Julio Salazar, who runs a youth sports program in Casas Grandes, said: "You can't really imagine how it was here before: the violence, people selling drugs out in the open. There isn't so much chaos anymore."

"The violence is pretty much gone," said Agustín Vargas, a thin, 24-year-old soccer player who described himself as a reformed ex-gang member. "There used to be murders all over the place, people shooting. It's changed."

Calderón sent in the army after the rule of law appeared to break down entirely in Juarez. Local traffickers had succeeded in forcing out the police chief by threatening to kill one of his officers every 48 hours until he resigned.

At the time, Berecochea, 42, had been retired from the Air Force for three years, following a 20-year career. He was living in Pachuca, the capital of the south-central state of Hidalgo, running a company that makes steel blades for cutlery and farm equipment, when he received a phone call summoning him to the army's headquarters in Mexico City.

The army's chief of operations addressed a meeting of about 100 inactive and retired officers. "He told us that it was a very critical situation in Juarez," Berecochea said. "He said it had reached the point where the security of the nation was at stake."

Berecochea had a 2-year-old son. His wife was five months pregnant with their second child. "I could have refused, but what would I tell my kids when they asked me what I had done for Mexico?" he said.

Berecochea, a burly man with thick brown hair, was given a blue police uniform with three gold clover leaves across the shoulder and assigned to run the Aldama district police station in Juarez. Camouflaged soldiers patrol the roof of the building, which was strafed by automatic weapons fire last year. As blue-and-white squad cars and Ford pickups file out of the parking lot, they pass a sign reading: "Be careful. Your family is waiting for you."

While on patrol, Berecochea's men — nine soldiers, some wearing masks, and three uniformed officers — slowly weaved their vehicles through the dark neighborhoods, shining lights into windows and alleys and watching for suspicious activity. At one point, the squad searched a parked car as its owner stood by with several friends.

"Keep your noses clean, boys," said Berecochea, smiling as he walked away.

Calderón's deployment of the military to fight the cartels has dramatically changed the way law enforcement works in Mexico. The army is authorized to make arrests only when a suspect is believed to be in the process of committing a crime.

However, the government has erected a largely secret legal apparatus that allows commanders to conduct raids, arrest suspects and initiate wiretaps after presenting evidence to local prosecutors. The prosecutors, in turn, submit petitions for arrest and search warrants over a secure Web site to a panel of anonymous judges in Mexico City.

"We know [the judges] exist, but they work in a place that is unknown to the public," said Héctor García Rodríguez, a representative of the federal attorney general's office in Juarez. "I don't even know who they are."

According to the attorney general's office, the army detained 1,465 people in Juarez over the past year.

The army is required to immediately turn over detainees to local authorities. But Javier Pérez Chávez, a public defender whose office represents four out of every five suspects arrested by the military, said at least half have reported that they were held for periods of a day or two to more than a week. He said nearly all have reported being beaten while in the army's custody.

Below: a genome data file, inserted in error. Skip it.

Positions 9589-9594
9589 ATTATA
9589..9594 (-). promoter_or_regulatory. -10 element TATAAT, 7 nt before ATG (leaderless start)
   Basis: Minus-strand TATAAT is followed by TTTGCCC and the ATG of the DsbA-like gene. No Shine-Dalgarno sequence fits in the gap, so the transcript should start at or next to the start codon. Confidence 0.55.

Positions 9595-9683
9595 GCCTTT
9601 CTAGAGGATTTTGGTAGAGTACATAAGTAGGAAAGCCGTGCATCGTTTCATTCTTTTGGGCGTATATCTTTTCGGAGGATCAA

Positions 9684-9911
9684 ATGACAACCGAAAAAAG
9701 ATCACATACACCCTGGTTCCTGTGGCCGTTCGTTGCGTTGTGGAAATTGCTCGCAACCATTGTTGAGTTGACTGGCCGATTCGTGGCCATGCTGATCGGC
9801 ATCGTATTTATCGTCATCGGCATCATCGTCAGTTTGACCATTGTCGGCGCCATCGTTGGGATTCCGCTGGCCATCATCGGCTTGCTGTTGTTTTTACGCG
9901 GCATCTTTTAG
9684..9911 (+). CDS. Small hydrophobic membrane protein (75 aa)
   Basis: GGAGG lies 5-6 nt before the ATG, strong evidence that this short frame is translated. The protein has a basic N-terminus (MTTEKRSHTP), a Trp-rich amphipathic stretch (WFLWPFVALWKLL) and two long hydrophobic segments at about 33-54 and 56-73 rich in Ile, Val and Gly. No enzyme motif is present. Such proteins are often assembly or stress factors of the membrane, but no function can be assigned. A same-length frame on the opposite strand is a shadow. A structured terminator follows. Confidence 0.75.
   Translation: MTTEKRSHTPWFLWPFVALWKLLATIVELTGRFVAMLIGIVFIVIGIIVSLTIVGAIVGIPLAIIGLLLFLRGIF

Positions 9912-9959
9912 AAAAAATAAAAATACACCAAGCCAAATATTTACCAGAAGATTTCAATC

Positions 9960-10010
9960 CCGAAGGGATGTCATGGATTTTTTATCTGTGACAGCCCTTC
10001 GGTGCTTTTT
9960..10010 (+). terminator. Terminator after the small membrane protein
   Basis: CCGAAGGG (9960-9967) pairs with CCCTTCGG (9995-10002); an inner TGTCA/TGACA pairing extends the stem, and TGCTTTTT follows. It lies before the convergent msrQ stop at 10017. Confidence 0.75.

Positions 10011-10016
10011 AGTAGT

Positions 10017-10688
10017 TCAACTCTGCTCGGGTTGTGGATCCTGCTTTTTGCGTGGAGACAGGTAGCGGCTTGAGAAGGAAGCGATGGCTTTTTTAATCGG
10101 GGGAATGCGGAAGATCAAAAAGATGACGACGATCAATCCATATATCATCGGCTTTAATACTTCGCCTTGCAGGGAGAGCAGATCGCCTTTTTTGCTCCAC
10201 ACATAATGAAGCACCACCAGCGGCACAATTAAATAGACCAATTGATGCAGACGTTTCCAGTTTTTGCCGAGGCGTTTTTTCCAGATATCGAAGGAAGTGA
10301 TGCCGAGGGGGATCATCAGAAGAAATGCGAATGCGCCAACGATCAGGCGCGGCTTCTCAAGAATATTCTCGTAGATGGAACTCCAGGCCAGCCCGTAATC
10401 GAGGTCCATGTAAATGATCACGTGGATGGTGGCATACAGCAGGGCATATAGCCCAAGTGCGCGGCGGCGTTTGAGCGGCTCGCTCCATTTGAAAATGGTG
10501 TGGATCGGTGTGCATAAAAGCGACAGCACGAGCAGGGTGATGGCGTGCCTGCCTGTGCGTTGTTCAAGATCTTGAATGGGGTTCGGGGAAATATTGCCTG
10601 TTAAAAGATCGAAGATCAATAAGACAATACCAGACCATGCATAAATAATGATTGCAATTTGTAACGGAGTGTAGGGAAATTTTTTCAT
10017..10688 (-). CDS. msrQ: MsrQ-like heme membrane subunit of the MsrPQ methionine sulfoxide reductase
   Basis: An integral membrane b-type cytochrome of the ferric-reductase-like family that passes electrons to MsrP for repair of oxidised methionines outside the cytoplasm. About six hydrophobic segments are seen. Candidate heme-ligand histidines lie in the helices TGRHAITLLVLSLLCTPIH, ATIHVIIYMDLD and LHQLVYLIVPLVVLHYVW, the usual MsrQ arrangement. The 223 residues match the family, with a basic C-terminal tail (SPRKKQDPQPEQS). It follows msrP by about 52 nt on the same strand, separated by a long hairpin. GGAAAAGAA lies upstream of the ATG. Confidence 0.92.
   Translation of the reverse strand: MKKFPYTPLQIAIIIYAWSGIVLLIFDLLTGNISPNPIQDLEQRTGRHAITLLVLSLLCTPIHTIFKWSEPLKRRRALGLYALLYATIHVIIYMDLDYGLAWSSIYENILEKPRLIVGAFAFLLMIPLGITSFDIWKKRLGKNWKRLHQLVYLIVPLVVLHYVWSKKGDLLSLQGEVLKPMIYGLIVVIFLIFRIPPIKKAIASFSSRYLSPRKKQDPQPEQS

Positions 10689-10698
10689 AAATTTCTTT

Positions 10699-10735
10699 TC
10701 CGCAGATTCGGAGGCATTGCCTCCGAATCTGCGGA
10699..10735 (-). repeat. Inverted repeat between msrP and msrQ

"The army has turned Juarez into an occupied city in which all citizens are presumed to be drug traffickers," said Gustavo de la Rosa, the state human rights commissioner.

Last week, Javier Eduardo Rosales, 21, a former X-ray technician, was found beaten to death on a motorcycle trail outside the city. Another man, Sergio Fernández, told Rosales's family that while buying beer, he and Rosales were detained by soldiers, blindfolded and taken to an unknown location, where they were beaten. Fernández said that he and Rosales were doused with gasoline while a soldier stood by with a match and that they were finally left on a hill about midnight the following day.

Rosales's mother, Margarita Rosales, said Fernández told her that her son was beaten more savagely because he had serpent tattoos that led the army to believe he was a member of Los Aztecas, a local gang whose members serve as enforcers for the Juarez cartel. She denied that her son was a member. Fernández was in an El Paso hospital under protection.

"They are doling out their own brand of justice," said Rosales's aunt, Ana Maria, "and it's the same kind of justice as the people they are supposed to be protecting us against."

The army has denied responsibility for the slaying. A military spokesman said organized criminals have been donning army uniforms and impersonating soldiers to sow mistrust and anger against the armed forces.

The military operation will be evaluated in September, said Reyes, the mayor. He said he hopes a civilian police department will be ready to replace the army and federal police by the end of the year.

The new department is being formed from the graduating classes of cadets moving through the police academy, where all the instructors have been replaced by active or retired military officers.

On a recent afternoon, the cadets were lined up with AR-15 rifles, while a drill instructor shouted at them about the importance of using the safety. When the classes were over, the cadets — 280 young recruits, including 93 women — marched single file into the cafeteria for lunch.

"Without military discipline, none of this will work," said Fernando Oropeza, a retired army captain.

Asked about the prospects of keeping the recruits free of corruption, Oropeza said, "We're working very hard on that challenge."